The power of self-organisation

26/Jun/2015

Thanks to her work on a new type of solar cell, Rita Tóth has been named a Leading Global Thinker by the US magazine Foreign Policy. A researcher in physical chemistry at Empa, Tóth first thought this was a hoax, but instead she ended up attending a political forum in Washington. By Florian Fisch

(From "Horizons" no. 105, June 2015)

​To capture the power in moth eyes. That is the reason why physical chemist Rita Tóth and four other scientists from the Swiss Federal Laboratories for Materials Science and Technology in Dübendorf near Zurich (Empa) and the University of Basel were listed among the 100 Leading Global Thinkers in the category of Innovators by Foreign Policy, a US magazine specialised in international relations. This also won them the attention of worldwide media such as The Economist and Le Monde.

What impressed the selection committee was the new type of solar cell designed
by Tóth and her colleagues. It converts sunlight directly into highly concentrated
chemical energy in the form of hydrogen gas – a kind of solar fuel. This would allow us to harness the power of the sun and, at the same time, to store energy that has been produced, when supply exceeds demand.

Hydrogen from the Sun

“When we received the letter from Foreign Policy we first thought it was a hoax”, recalls Tóth. But then the Empa team indeed took up the invitation to attend a fancy
political forum in a luxurious hotel in Washington D. C. By contrast, Tóth’s modest
demeanour does not really seem to suit someone who was mentioned in the same
breath as the German Chancellor Angela Merkel (interestingly, a former physical
chemist herself). Tóth is of small stature, is fine-featured and has a soft voice. When
she explains her work, she makes it sound so normal that it is sometimes difficult to
fathom its actual novelty.

The crucial part of the cell is a glass slide the size of a thumbnail, with a specially
treated surface. To test its efficiency, it is plunged into a slightly bigger glass container filled with a salt solution. Here, to mimic sunlight, it’s illuminated by a massive lamp the size of a shoe box.

The glass slide looks as if it has been sanded down. In reality, it is a fine layer
of rusted iron and tungsten. Negatively charged electrons are struck off it by the
photons of the sunlight, which leaves behind a positively charged ‘hole’. The art of
the physicist is to harness the potential of this separated state before the electrons
and the holes can recombine: they have to reach the surface and interact with the
salt solution at different locations in order to produce oxygen and hydrogen gas. These gases could subsequently be used to drive cars or to produce electricity.

“The novelty of our strategy is the way we structure the coating and thereby manage
the light”, explains Tóth. The light is trapped by small domes of rusted tungsten
that are less than a thousandth of a millimetre wide. Florent Boudoire, the PhD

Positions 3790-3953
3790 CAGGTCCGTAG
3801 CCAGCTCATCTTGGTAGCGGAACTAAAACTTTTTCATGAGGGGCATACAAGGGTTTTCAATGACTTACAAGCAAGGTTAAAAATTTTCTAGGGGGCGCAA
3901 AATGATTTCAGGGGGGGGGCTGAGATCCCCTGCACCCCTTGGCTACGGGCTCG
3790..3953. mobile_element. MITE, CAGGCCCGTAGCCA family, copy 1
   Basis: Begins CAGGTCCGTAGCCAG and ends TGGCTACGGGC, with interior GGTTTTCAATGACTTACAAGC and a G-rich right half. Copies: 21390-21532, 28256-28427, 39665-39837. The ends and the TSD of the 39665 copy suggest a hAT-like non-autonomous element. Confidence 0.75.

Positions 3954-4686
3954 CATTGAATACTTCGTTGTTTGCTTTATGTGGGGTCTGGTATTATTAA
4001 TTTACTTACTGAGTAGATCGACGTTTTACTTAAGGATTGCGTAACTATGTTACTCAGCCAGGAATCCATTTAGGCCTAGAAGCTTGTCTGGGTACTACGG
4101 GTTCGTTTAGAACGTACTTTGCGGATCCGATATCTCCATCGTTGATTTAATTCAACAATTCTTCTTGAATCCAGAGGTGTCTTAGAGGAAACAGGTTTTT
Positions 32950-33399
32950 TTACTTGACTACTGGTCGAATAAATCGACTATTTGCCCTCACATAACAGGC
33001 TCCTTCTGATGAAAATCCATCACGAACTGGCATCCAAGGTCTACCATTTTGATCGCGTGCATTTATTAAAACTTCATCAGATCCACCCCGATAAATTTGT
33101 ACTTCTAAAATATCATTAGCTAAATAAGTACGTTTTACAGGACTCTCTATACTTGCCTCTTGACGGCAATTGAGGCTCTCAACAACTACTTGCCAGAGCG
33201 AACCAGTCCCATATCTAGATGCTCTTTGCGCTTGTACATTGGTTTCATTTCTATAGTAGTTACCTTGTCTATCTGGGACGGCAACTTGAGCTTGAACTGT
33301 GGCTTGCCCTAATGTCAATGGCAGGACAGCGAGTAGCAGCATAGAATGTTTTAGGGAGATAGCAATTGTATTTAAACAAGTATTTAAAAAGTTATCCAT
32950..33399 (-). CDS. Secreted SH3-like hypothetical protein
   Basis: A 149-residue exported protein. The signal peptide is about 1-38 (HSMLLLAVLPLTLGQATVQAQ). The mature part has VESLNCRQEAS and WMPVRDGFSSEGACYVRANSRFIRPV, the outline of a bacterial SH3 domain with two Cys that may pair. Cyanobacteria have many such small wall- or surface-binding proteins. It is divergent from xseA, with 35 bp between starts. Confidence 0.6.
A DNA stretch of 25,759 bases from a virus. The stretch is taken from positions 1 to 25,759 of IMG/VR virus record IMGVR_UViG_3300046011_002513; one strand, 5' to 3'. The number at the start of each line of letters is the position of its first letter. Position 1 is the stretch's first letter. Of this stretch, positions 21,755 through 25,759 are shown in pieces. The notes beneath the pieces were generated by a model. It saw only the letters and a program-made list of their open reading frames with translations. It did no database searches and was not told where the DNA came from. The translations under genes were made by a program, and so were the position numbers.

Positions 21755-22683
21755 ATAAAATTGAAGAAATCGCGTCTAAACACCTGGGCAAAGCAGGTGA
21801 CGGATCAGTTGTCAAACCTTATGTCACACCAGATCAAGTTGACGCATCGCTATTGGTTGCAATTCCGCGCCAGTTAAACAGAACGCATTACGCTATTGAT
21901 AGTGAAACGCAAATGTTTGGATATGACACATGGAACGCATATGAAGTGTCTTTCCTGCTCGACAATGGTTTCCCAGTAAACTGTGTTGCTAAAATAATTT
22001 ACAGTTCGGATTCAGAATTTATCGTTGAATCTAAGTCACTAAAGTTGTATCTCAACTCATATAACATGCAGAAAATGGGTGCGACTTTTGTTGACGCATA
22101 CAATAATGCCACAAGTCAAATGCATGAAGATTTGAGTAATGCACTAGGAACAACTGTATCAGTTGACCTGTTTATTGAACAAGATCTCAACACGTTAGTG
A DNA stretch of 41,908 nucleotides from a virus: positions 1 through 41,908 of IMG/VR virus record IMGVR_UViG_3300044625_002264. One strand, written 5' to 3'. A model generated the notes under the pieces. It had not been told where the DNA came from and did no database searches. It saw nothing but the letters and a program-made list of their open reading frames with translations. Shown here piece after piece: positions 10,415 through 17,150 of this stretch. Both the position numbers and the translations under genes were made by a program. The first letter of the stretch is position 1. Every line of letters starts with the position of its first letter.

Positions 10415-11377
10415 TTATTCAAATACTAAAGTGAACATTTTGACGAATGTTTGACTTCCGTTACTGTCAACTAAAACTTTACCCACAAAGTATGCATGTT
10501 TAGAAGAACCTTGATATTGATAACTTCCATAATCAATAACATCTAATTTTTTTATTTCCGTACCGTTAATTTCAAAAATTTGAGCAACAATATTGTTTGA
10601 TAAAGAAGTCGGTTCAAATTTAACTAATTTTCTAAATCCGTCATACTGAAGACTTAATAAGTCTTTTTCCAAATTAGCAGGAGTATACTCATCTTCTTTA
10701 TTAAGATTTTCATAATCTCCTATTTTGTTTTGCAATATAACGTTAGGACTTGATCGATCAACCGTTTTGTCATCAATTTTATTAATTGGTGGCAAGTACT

student working with Tóth, found that trapping this light is also what happens
inside a moth’s eye. This is what helps it to see better at night while remaining
less visible to predators – and this is also a nice story that has served to capture the
journalistic imagination. “The size of the domes can easily be adjusted to tune light scattering and light trapping”, says Tóth. The additional thin layer of rusted iron
on top of the domes further increases the cell’s efficiency.

Chemicals as pathfinders

Mastering architectures like that of the coated domes is Tóth’s expertise: “I am interested in the self-organisation of materials”. This follows a bottom-up approach,
as opposed to the top-down strategy that is used, for example, in the production of
computer chips. The latter can be complex and expensive, the arrangement of materials being designed on a computer. “In the bottom-up approach, we just mix stuff and it happens spontaneously”, she explains in her typical tone of understatement.

The Hungarian researcher warms up when the discussion turns to her core interest.
“Self-organisation is everywhere: from flocks of birds and zebra stripes to human
social behaviour and the formation of galaxies. It has the potential to have a major
impact in technology and economics”. Using this self-organisation principle, Tóth
has enabled chemicals to find their way magically through a maze. The chemist
used tiny channels to represent the streets of downtown Budapest on a device the size
of a credit card. She filled them with a special mixture of alkaline and acidic chemicals to create a current, which automatically sucked a dye into the channels that
offered the shortest path from the university to the pizza store. The article about this
research was the most-read article of 2014 in Langmuir, an eminent journal of physical chemistry.

A self-organised life

Self-organisation also seems to be an appropriate way to describe Tóth’s scientific
career. She chose the University of Debrecen in the east of Hungary because it was
relatively close to her family. As for her decision to do a masters thesis in physical
chemistry, she says: “it was really choosing my teacher that led me to the topic”.

Tóth later joined research groups in the UK because she had already been collaborating with them at an earlier date. When the time came for her to leave the UK, her options were Brandeis University in the US, where she was offered a position, and Switzerland, where her British partner found a job in the pharmaceutical industry. So this was another self-regulatory choice: “Switzerland
was more or less halfway between both our families”.

Florian Fisch is a biologist and a science editor at the SNSF.